Kiss of the Dragonfly

57. Gambits

Through the eyes of the dragonfly, Gronnor recognized the airship’s pilot from Cort’s description of the tattoo on his forehead. Years before, that man had killed his half-brother.

The pilot died screaming.

For good measure, Gronnor had the dragonfly kill the other three crewmen. He never had liked Flays. Then he sent it into the dark to hunt for Petra.

The dragonfly still remembered its target. It seemed to have an idea where she was. Of its own accord it flew toward a small hill that poked up from among the trees. Flares rose from a tower ruin there. It didn’t take the bug long to reach the spot, then pass to the north of it, where a narrow spur continued as straight as a rod.

Below, stark in the red light of the flares, a knot of men were fighting. But just then, that did not interest Gronnor. The dragonfly had marked Petra from the way her shadow moved against the snow, and the target ring drew tight around her. She was running northward along the spur, her coat open and a sword in her hand.

Gronnor grinned as the dragonfly swooped silently upon her. His gaze fixed on the nape of her neck with delicious anticipation. He made the claw-fingered movement that told the dragonfly to strike and own its prey.

Without the courtesy of a knock, without even removing his shoes, Kradik barged into Gronnor’s tent.

“What the hell do you want?” snarled Gronnor, whipping off the ring.

Three men with loaded crossbows followed Kradik.

Gronnor felt a sinking inside. Kradik had found some backbone after all. But this time, Gronnor was seated, and Mollos and Gench weren’t there.

“What’s that?” asked Kradik, sweetly.

“This? Nothing of interest to you.”

“It looks like a tarlic. They’re always interesting. And they are the property of our mutual lord.”

“It is what I use to communicate with Jalla,” lied Gronnor, with growing desperation.

But Kradik wasn’t intimidated. Perhaps he smelled the fear. “Fascinating. I would like to give my greetings to the sublime lady.” He held out his hand.

In Gronnor, the sinking feeling became a terrible pit of despair. If Kradik learned of the dragonfly’s power, all was lost—for him, and for Jalla too. His voice grated weakly. “It could be unhealthy.”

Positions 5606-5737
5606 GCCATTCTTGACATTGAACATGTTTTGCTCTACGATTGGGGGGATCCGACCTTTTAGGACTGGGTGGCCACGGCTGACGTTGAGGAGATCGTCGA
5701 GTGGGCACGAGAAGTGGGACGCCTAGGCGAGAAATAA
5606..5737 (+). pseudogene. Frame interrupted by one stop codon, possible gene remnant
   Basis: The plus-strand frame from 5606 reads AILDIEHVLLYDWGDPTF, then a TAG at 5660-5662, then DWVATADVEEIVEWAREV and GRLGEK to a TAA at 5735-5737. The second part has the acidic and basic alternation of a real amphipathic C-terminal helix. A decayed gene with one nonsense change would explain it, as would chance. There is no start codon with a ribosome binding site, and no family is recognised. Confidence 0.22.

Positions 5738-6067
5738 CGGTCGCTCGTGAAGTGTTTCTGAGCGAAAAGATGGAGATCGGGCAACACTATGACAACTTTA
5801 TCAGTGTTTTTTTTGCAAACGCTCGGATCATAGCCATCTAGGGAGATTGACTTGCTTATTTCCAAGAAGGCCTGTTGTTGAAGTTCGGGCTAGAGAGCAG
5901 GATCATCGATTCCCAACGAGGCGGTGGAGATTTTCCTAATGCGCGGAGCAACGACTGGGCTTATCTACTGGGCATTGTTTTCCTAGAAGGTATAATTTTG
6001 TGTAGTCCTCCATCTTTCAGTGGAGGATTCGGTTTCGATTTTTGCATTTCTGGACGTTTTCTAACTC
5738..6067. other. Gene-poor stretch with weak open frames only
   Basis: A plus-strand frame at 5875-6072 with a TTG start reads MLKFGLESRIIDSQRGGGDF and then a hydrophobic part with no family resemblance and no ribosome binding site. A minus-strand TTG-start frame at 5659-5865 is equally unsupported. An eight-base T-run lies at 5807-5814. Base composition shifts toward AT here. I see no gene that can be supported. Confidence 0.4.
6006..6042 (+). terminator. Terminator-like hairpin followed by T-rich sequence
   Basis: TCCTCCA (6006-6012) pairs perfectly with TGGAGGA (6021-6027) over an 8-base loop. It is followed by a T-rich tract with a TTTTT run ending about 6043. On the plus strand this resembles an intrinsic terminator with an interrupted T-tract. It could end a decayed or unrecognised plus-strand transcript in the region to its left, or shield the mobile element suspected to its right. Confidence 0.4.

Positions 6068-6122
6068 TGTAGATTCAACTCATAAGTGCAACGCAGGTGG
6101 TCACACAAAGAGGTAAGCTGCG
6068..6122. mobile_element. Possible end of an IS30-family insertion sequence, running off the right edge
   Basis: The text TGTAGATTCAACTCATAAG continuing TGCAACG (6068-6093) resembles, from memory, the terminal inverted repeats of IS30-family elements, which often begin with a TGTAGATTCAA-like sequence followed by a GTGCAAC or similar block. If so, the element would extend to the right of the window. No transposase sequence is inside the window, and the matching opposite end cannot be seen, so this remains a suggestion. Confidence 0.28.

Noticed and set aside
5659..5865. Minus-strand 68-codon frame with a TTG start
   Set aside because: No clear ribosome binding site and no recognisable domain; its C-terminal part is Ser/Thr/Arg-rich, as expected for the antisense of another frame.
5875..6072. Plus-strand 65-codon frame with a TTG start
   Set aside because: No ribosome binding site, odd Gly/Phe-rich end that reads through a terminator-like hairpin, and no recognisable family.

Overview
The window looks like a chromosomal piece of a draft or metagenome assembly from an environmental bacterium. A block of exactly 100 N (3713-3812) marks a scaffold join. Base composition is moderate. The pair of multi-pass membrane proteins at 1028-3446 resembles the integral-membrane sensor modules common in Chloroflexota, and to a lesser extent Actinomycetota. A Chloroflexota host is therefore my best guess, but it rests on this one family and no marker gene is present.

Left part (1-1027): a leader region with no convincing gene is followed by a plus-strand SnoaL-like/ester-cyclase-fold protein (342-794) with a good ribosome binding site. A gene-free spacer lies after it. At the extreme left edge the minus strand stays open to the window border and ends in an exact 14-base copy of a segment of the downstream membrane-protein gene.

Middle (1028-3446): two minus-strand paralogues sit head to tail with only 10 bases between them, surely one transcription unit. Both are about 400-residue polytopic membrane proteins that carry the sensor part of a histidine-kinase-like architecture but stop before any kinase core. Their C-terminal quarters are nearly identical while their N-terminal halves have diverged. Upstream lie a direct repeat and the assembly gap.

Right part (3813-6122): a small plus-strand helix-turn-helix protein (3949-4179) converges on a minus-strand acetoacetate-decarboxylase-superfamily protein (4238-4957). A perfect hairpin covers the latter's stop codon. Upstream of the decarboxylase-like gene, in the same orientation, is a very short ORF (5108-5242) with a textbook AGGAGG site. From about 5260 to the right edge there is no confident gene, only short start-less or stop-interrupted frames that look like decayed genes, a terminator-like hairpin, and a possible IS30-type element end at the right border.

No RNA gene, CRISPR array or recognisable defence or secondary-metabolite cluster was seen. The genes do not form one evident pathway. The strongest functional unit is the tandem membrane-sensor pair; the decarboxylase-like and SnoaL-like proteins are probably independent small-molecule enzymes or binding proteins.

Kradik’s grin widened and the fingers of his guards whitened on the trigger bars.

Gronnor handed him the ring.

Kradik placed it around his ear, then folded his hands over his paunch, his face serenely expectant.

A moment later, he was thrashing on the floor with bloody foam bubbling from his mouth.

Gronnor Brok had not escaped the consequences of his deeds by being slow-witted. He regarded the writhing man with an expression of casual disdain. “Jalla is devouring his soul,” he told the horrified raiders. “She does that to people who annoy her.”

It took Kradik hours to die. By the time he did, his men were Gronnor’s.


Hearing the hiss behind her, Petra skidded and whirled to look back. The dragonfly was hovering inches from her face, glowing a shimmery blue to her skully-enhanced vision. She jerked her head back to see the bug without crossing her eyes. “Bes!”

“Fear not. I have regained control and will not lose it again.”

Bane growled at the hovering bug.

Petra blew out a breath. “That was fast.”

“It was not by skill alone,” said Bes, modestly.

“Still—good job.”

“I’m done with watching. It’s time for killing.”

Petra winced as a scream cut through the mist from where she’d left Ward and Fallon’s men. Steel rang against steel. But she had her orders and must not hesitate. “We have to find this Commander Skar, the one who’s going to ambush Pa.”

“Not Otta-boy first?” The snark was back in Bes’ voice. He was evidently recovering quickly from his embarrassment.

Petra scowled, then turned to peer northward.

At her feet, Bane whined and pressed against her leg. Petra put a reassuring hand on his head. She’d almost reached the end of the spur. Ahead, beyond a pile of obsidian rubble, were scattered trees, then the barren, rising slope of Attica’s flank. Few hiding places. The brook’s ravine was three hundred yards away, but the flames had retreated higher up the slope. The blood in the water must be thinning.

She said, “Fallon knew Pa’s plans. So would Skar. And this is the best path to the knoll. So, Skar would—”

“Stop,” said Bes, sharply. “Look to the trees.”